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Photo / Esther Lin-SHOWTIME
01
May

HEAVYWEIGHT DRAMA!

Doug! What a heavyweight fight! Those rounds 5 and 6 were some of the best rounds I’ve seen in boxing, let alone heavyweight boxing, all year. Something about the stakes of a title fight always amplify the in-ring drama, and when it delivers like this fight did boxing is unmatched. What a year it’s been! Anyway, I had a few thoughts:

  1. Joshua showed tonight that he has all the tools to be the king of the division for years to come. The skills have all been there for a while, but he proved beyond a shadow of a doubt that the chin and heart are as well. That right hand that put him down in Round 6 was brutal. To not only get up from that, but to survive the round and come back to win the fight shows what kind of warrior he is. His recuperative ability is elite. This is why fighting top competition is more important than that glossy undefeated record: Joshua now knows he has that extra gear in championship fights and that he has the character to dig deep when things get hard. Also, hopefully he learned not to punch himself out! Be more deliberate when looking to finish your opponent.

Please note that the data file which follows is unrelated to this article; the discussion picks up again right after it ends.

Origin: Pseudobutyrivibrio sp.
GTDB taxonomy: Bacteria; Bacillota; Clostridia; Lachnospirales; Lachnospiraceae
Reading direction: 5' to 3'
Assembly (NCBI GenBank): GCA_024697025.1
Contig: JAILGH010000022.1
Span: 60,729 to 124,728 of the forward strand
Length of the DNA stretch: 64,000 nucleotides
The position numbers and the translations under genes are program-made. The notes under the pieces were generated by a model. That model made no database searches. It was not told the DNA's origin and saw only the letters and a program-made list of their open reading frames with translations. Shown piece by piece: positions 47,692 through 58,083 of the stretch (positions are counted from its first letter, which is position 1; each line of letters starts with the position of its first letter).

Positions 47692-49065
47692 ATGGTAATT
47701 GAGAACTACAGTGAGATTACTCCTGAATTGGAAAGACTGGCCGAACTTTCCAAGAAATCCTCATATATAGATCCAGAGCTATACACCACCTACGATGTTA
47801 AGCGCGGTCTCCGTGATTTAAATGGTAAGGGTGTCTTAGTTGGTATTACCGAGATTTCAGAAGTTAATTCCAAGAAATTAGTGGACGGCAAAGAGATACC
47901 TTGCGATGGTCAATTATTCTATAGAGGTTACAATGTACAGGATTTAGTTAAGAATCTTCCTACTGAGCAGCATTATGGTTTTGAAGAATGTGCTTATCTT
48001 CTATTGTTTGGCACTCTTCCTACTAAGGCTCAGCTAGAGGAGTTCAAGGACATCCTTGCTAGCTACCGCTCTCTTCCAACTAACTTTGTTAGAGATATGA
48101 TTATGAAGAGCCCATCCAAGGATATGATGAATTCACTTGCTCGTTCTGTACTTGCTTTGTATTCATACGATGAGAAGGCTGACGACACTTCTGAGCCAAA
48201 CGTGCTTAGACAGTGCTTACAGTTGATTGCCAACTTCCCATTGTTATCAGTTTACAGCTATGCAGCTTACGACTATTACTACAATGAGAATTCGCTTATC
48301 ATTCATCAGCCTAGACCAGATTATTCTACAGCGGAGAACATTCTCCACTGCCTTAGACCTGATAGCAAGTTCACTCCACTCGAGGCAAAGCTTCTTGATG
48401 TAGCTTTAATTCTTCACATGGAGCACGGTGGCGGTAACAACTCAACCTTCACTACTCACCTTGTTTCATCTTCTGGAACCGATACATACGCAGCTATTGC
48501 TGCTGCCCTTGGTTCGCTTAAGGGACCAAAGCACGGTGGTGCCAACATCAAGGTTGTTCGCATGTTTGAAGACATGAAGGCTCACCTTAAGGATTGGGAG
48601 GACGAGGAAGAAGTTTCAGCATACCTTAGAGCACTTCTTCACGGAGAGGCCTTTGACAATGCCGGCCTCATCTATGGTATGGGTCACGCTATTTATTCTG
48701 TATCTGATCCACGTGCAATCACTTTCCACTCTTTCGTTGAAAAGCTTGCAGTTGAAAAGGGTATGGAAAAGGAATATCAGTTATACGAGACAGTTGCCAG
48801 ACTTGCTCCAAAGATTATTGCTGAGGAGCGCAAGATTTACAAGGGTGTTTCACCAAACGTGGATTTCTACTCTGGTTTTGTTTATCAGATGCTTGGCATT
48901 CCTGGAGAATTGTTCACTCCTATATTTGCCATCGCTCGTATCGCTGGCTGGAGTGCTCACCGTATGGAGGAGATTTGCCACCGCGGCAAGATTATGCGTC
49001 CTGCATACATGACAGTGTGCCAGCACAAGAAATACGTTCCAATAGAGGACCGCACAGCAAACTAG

2. After the fifth round, I was rooting for Wladimir. After he got knocked down, he didn’t just survive the round, but fought back and changed the trajectory of the fight. He refused to simply stay down, or get a moral victory by going 12, but came to win. I had nothing but respect for the man coming into the fight, and afterwards it has only been amplified. If he does decide to retire, going out on a performance like that does nothing but enhance the all-time great reign he had for the decade prior. Also, much respect to him for not taking any wind out of Joshua’s sails by retiring on the spot, which always annoys me.